- Vitamin B Complex. This was added in 2013 to mainly tackle low B12 (despite my multi-vit containing 400% RDA) and it seemed to help with fatigue. Read more here.
- Vitamin D3. This was also added in 2013 to tackle low Vit D levels (again, despite my multi-vit containing 200% RDA). 10µg (400iu). D3 is normally the recommended form of Vitamin D to take, easiest to absorb and more natural. Vitamin D3 is also known as cholecalciferol. Many people who do not live in sunny countries are probably deficient or borderline already.
- Probiotic. This was also added in 2013 to try to offset some of the abdominal issues that many NET patients seem to have. I take a 3 strain 5 billion dose and it seems to help. EDIT: I’m currently trialling 1 14 strain 2 billion version – not noticing any different so far. Check out this article with references to NET dietitians.
- Omega 3. This is also something I had been taking since before my diagnosis. I think I took it for a couple of reasons, my diet did not really include foodstuffs containing Omega 3 and I was experiencing some joint pain in my hands. I just never stopped taking it. Dose size 1000mg.
Of course, most people have lots of other stuff in the ‘medicine box’ ready for ad hoc issues as they arise (pain killers, imodium, cough mixture, anti-histamines, indigestion, etc etc). I could go on forever.
Please always consult your specialists or dietitian about the requirements for drugs and supplements. You may not actually need them. I only take my supplements after very careful consideration, in reaction to low blood vitamin/mineral tests and listening to what ‘NET aware’ dietitians say (you’ll find references in some of the articles above).
Warning: You should always think carefully about over the counter stuff (including online) as there’s a lot of ‘scammers’ out there selling counterfeit supplements. Always buy from a reputable source. With supplements, remember in most countries they are not regulated in the same way as medicines so it’s worthwhile checking they are compliant with regional food supplements directives. The supplements provider I use is actually approved by the Medicines and Healthcare Products Regulatory Agency (MHRA) covering UK. I’m sure there will be similar approval organisations where you live. Also be careful of some claims about the miracle cure of certain food supplements. There are plenty sites with fake health news online (check out my article on this – click here).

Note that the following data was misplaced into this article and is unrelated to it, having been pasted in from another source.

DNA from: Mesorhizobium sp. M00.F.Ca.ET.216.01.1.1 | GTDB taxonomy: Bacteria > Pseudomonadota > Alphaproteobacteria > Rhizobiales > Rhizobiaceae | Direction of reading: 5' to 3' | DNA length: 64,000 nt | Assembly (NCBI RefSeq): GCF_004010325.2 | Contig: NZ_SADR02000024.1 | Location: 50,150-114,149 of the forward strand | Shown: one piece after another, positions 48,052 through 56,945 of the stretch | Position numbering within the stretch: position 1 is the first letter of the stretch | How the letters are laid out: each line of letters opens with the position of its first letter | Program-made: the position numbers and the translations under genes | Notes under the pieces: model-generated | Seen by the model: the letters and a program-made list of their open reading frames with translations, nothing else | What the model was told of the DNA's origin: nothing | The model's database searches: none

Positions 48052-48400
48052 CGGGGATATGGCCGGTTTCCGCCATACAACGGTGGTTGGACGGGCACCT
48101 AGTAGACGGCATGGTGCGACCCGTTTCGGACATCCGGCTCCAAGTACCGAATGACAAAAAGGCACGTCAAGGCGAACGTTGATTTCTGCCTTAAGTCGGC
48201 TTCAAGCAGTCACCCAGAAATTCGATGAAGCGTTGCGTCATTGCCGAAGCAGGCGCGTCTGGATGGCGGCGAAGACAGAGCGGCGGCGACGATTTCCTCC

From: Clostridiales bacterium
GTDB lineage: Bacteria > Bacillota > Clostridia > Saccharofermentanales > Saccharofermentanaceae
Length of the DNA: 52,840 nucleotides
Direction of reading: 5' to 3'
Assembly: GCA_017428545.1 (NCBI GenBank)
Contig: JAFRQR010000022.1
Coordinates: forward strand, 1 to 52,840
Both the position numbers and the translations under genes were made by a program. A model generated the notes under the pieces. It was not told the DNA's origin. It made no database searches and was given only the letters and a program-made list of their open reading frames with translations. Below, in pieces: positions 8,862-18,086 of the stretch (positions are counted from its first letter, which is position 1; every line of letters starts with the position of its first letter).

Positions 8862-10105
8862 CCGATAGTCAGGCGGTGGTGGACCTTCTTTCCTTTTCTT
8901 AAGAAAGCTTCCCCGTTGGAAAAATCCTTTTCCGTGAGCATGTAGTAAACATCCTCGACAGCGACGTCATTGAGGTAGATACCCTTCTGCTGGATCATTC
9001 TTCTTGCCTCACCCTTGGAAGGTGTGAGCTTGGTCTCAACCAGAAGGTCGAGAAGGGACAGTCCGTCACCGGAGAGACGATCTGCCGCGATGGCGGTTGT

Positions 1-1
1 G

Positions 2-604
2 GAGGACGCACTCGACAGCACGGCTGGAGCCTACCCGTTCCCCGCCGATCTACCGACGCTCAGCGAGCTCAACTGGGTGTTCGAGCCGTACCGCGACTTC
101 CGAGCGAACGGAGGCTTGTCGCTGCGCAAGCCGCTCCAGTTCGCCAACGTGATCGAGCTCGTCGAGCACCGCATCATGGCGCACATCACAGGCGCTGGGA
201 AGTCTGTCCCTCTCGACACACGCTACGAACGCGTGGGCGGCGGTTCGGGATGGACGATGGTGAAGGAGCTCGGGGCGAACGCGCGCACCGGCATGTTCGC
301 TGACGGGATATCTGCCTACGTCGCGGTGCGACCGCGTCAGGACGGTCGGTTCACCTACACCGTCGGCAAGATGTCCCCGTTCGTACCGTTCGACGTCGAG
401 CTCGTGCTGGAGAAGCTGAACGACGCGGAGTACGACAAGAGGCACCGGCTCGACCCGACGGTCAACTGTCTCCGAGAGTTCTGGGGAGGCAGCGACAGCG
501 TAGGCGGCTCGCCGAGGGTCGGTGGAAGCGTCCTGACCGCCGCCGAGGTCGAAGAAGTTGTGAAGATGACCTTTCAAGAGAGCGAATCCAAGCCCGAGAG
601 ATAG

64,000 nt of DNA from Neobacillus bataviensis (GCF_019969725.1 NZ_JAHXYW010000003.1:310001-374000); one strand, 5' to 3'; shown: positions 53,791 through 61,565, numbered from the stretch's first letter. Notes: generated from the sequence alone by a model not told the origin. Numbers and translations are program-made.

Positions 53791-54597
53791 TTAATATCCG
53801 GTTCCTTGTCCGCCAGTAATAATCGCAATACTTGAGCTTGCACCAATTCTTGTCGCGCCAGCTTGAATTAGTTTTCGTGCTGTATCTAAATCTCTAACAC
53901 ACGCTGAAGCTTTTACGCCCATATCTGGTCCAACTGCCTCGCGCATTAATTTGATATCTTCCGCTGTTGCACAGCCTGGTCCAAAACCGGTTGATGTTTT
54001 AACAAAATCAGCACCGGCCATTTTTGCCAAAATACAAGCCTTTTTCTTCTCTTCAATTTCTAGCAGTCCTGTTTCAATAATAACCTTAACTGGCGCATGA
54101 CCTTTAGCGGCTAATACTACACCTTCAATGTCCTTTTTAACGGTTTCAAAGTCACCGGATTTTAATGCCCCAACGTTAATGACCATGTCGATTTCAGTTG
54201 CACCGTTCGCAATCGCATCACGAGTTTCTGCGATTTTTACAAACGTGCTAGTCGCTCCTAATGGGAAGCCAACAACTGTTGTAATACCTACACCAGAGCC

You should be clear why you take supplements and try to consult with a specialist or dietitian for advice.
Finally, don’t forget to take your chaps, they should help you keep well! Personally speaking, I need them more than you know!
Background to Diet and Nutrition This is clearly an important topic for many patients. In my group, it is the 12th most common topic out
I’m still here I was 54 years and 9 months old at diagnosis on 26th July 2010. For the first few months, I had no